A Texas-based soldier said he moved out of his apartment near post and sent his car and belongings out-of-state, where his wife lives with their two children, in anticipation of a deployment.
“I moved out of the cheap apartment and onto a friend’s couch, with only two bags of uniforms and a few pairs of civilian clothes in preparation for my flight,” scheduled for last Friday, he said in an email to Military Times.
But then the stop-movement order came down, canceling the deployment and preventing him from traveling out of state to get his car and belongings.
“I am still expected to make it to work and staff duty, so I’ve been walking and biking an hour both ways,” he said. “I also had to re-sign my apartment lease, and rent has increased.”
Though there is some financial relief available for troops, it does not necessarily cover the two households he has to maintain.
“Most soldiers drink when they get to this level of helplessness, but I can’t even afford alcohol right now,” he said.
On even the best day, top-down guidance from the Pentagon can be complicated to implement and confusing to troops at the small-unit level.
But in the midst of a deadly pandemic, the Pentagon’s last week’s stop-movement order was the culmination of a series of travel restrictions that have thrown service members and their families into turmoil. In many ways, it has flipped the table on daily life in the military ― and equally alarming to some troops, not affected daily operations as much as some feel it should.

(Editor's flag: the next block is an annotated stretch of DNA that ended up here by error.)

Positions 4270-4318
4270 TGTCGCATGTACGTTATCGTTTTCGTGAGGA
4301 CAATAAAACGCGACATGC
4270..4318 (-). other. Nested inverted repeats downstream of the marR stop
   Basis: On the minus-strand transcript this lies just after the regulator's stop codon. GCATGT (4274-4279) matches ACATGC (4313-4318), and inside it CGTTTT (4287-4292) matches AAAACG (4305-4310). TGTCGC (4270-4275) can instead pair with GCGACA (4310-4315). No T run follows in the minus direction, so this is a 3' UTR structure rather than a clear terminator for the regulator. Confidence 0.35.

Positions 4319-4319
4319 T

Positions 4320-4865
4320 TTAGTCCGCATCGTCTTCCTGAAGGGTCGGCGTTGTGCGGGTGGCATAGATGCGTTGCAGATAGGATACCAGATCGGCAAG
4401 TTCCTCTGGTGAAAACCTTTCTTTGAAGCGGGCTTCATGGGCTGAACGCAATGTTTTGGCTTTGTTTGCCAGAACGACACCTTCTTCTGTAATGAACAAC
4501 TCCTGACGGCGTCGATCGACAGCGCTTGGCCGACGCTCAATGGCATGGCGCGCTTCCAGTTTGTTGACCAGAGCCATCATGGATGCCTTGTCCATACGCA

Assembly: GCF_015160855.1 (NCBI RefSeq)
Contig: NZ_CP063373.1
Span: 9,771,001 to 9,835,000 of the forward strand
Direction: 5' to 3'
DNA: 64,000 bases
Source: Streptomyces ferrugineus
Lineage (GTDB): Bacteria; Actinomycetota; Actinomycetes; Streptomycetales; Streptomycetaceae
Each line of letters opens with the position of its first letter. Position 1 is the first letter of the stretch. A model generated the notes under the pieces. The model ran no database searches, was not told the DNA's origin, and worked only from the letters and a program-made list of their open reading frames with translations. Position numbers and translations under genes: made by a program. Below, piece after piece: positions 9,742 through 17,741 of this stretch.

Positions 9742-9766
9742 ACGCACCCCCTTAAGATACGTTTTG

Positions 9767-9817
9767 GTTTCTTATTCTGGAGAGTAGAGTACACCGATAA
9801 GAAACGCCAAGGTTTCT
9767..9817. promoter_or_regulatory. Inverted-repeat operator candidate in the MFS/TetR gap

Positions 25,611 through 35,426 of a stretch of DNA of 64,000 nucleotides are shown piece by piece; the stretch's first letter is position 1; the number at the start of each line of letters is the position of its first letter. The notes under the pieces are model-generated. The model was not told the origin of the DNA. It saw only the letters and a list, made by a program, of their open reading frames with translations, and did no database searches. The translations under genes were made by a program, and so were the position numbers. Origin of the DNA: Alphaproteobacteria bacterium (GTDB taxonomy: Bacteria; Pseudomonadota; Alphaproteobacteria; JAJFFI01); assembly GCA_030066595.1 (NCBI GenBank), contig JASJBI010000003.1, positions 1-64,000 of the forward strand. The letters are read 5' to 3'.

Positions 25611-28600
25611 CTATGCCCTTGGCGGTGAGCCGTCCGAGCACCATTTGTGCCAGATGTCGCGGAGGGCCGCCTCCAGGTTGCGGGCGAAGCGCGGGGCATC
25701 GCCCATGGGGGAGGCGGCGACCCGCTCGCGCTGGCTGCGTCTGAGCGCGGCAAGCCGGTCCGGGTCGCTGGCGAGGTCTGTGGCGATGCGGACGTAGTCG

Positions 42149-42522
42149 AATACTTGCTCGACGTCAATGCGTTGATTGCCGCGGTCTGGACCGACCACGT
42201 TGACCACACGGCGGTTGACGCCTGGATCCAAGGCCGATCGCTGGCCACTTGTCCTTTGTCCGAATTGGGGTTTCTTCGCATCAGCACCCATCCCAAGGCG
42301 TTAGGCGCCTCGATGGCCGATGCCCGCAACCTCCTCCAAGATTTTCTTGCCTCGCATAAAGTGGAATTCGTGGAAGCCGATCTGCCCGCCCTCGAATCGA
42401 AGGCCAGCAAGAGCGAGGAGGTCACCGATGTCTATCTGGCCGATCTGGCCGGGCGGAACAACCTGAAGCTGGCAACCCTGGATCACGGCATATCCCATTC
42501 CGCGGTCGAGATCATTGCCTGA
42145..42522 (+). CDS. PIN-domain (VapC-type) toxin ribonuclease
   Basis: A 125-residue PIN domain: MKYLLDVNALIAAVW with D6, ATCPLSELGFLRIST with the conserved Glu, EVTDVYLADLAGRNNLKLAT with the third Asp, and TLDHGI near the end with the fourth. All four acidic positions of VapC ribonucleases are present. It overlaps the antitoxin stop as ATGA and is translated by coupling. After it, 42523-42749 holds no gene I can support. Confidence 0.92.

What started as holds on permanent change-of-station moves and temporary duty travel earlier this month evolved into a near-total ban on any travel, including delayed and extended deployments. Caught in the middle are thousands of troops and family members whose lives are already complicated by military service.
“We are committed to taking every precaution to ensure the health and wellbeing of our people,” Defense Secretary Mark Esper wrote in a Friday memo to the force. “That is why we have imposed restrictions on all domestic and international travel. We understand the impact of delaying PCS moves, modifying training exercises, and temporarily closing some installation services. These decisions are necessary to mitigate risk to you and your families, while we work to ease the burden on the force as much as possible.”
For some, that meant troops trapped abroad, in Europe or South Korea or in far-flung parts of the U.S., after packing up their households and sending their families on to new stateside duty stations.